100,000 lorries were carried to Ireland via ports in Pembrokeshire in 2015. Any disruption of that trade, by the introduction of customs and immigration checks for example, would significantly reduce the attractiveness of west Wales’ ports to businesses trading with Ireland. That is not, however, a one way street. The Irish Government is also keen to maintain access to the UK as an access point to mainland Europe.
While the ports are not in themselves major employers, the ‘ripple effect’ of any loss or reduction in through traffic and any subsequent job losses could be significant. And concerns have been magnified by Stena’s decision to scrap a significant investment plan in Fishguard.
When we asked to respond to the Foreign Secretary’s views on the Irish Border issue and the importance of trade with Ireland to Pembrokeshire, Simon Hart said: “I have spoken (very informally) to [Boris Johnson] to make that point, which he says he recognises. The border issue might be minor in the overall context of Brexit but it is nonetheless very important.”
Stephen Crabb told us: “I have said right from the start that the issues over trade between the UK and Ireland, including the question of the Northern Ireland border, are some of the most complex and important of the Brexit negotiations.
“For us in Pembrokeshire it is important because of our trade links with Rosslare and I have raised this matter with Ministers in Ireland, the Cabinet in Westminster. The commitment that the Prime Minister has given that there will be no additional trade barriers for East-West trade between the UK and Ireland is crucial and reflects the points that I and others have been putting to her.”
The Burry Port Harbour Improvement wins top civil engineering award
THE BURRY Port Harbour Improvement has been announced as the winner of the Bill Ward Sustainability Award at the recent ICE Wales Cymru Project Awards held on Friday (30 September) at the Principality Stadium, Cardiff.
The Bill Ward Award is presented to the project best demonstrating the principles of sustainability, i.e. social, economic and environmental benefits during delivery and on completion. The Judges were impressed with the way two major companies, Alun Griffiths and Atkins, worked hand in hand on the project with their client, Carmarthenshire County Council, to deliver the scheme to a fixed budget, within programme and to the complete satisfaction of historic port custodians Cadw.
Burry Port Harbour is made up of three historic (tidal) basins contained by vertical masonry walls and earth embankments. The 3 harbours comprise 1500m of masonry vertical walls and revetments, which had fallen into disrepair and collapse since its heyday transporting coal in the 1800’s.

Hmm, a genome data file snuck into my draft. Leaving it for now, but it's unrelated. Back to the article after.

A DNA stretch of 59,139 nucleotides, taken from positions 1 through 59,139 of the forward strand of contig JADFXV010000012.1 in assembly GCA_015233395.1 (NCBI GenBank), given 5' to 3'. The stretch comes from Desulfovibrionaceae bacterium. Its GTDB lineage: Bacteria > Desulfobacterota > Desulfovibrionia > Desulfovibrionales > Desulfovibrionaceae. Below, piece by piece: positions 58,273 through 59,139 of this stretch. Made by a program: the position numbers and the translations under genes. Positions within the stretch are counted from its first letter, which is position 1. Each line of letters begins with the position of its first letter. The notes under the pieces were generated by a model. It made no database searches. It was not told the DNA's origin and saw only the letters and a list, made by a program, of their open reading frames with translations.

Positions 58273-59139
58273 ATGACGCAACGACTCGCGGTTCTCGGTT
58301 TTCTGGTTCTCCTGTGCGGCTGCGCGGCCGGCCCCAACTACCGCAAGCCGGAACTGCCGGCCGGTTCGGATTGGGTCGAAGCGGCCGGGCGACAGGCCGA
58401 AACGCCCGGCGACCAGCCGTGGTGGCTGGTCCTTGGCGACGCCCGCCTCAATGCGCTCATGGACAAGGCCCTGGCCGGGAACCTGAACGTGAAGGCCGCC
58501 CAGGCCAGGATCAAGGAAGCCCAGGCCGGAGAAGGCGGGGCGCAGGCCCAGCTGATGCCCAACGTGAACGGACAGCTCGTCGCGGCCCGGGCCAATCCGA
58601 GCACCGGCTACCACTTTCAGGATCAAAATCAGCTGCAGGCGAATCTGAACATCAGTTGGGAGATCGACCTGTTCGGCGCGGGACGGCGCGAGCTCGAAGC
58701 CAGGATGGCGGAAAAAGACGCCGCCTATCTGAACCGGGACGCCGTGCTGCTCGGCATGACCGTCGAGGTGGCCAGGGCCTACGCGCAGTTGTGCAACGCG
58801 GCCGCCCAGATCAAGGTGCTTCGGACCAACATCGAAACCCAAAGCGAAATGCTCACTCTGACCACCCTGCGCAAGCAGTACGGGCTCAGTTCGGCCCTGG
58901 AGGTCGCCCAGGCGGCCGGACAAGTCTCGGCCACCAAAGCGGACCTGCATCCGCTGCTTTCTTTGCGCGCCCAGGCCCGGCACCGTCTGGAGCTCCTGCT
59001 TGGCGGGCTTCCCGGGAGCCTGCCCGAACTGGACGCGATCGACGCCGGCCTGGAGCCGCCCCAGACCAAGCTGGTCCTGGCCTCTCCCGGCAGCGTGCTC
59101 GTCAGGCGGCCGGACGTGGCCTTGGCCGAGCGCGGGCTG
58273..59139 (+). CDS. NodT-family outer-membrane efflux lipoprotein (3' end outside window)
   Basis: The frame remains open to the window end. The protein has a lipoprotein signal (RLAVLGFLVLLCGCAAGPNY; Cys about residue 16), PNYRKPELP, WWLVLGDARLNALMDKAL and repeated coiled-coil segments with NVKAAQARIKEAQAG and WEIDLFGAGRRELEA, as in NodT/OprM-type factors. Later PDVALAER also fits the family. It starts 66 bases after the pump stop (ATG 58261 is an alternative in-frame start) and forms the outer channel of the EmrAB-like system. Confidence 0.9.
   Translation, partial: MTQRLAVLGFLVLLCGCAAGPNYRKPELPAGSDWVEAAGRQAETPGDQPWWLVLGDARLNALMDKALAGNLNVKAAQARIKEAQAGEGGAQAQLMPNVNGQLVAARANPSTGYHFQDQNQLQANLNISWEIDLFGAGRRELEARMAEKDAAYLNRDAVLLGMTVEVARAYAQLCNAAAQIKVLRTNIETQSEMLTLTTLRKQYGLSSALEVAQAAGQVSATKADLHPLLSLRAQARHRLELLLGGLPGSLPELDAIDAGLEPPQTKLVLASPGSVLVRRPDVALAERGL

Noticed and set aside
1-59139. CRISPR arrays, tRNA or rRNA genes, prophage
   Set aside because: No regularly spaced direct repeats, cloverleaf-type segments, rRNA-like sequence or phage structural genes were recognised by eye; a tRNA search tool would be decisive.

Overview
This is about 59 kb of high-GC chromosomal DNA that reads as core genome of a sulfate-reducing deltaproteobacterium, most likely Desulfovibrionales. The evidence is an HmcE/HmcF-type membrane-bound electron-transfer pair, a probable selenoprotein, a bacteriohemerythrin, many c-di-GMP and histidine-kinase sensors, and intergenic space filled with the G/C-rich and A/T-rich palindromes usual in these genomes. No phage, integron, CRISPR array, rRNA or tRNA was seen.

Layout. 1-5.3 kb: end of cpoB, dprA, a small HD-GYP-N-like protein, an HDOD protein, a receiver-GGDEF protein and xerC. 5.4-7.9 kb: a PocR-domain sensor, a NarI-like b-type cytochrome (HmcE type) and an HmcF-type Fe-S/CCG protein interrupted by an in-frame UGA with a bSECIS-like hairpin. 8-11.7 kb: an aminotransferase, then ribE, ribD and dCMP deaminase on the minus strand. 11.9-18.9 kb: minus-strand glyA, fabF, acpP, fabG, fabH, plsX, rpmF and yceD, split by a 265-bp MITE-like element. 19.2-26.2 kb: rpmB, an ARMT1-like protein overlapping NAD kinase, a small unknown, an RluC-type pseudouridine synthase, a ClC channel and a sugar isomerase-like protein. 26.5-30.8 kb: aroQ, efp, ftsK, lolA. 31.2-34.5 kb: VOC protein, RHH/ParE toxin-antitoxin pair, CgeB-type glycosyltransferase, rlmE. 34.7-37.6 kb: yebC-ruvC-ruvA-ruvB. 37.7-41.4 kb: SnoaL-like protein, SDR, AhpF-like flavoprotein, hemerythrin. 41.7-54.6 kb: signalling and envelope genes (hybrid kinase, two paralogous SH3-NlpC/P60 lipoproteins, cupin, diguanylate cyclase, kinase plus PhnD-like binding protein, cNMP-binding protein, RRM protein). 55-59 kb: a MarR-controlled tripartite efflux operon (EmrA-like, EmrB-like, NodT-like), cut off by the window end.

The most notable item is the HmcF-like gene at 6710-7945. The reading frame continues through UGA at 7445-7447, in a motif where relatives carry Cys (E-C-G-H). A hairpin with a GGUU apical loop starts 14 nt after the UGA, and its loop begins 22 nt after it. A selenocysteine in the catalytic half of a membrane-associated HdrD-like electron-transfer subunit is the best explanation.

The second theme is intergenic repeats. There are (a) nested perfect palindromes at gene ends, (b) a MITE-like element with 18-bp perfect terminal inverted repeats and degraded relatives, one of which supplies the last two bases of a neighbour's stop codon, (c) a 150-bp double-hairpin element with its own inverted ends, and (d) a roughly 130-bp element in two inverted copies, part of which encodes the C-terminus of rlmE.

The project is an ongoing, phased renovation with attention being given first to areas of instability. Displaced masonry has been recovered from the floor of the harbour and re-used. New materials have been chosen with care to ensure they are appropriate and will fit into the historic marine.
The work has safeguarded the historic masonry fabric for future generations, provided a safe harbour for the marina vessels and provided the waterside frontage for the Council’s vision to transform the harbour into a dynamic living, leisure and work hub for future generations.
Welsh Waters in call for improvement following increase in pollution incidents
NATURAL RESOURCES WALES (NRW) is calling for Dŵr Cymru Welsh Water to “step up and take action” after its annual environmental performance reports for water companies highlighted an increase in pollution incidents.
NRW also found a decrease in compliance with environmental permits for sewage discharges.
The deterioration in performance by Dŵr Cymru Welsh Water has led to the company being downgraded from four-star – industry leading – company status last year to three-star (good company) under 2021 Environmental Performance Assessment metrics (EPA).
The report reveals that 83 sewage-related pollution incidents were caused by Dŵr Cymru Welsh Water assets last year, compared to 77 the previous year.
Two of these pollution incidents were categorised as having a serious (High) environmental impact.
There was also one serious (High) incident from a water supply asset.
It also shows that numeric compliance against permitted discharges dropped from 99.7% to 98.3% and self-reporting of incidents dropped from 80% to 76%.
Expectations for improvements are outlined in the reports, including targets to reduce the number of pollution incidents year on year, aiming towards zero.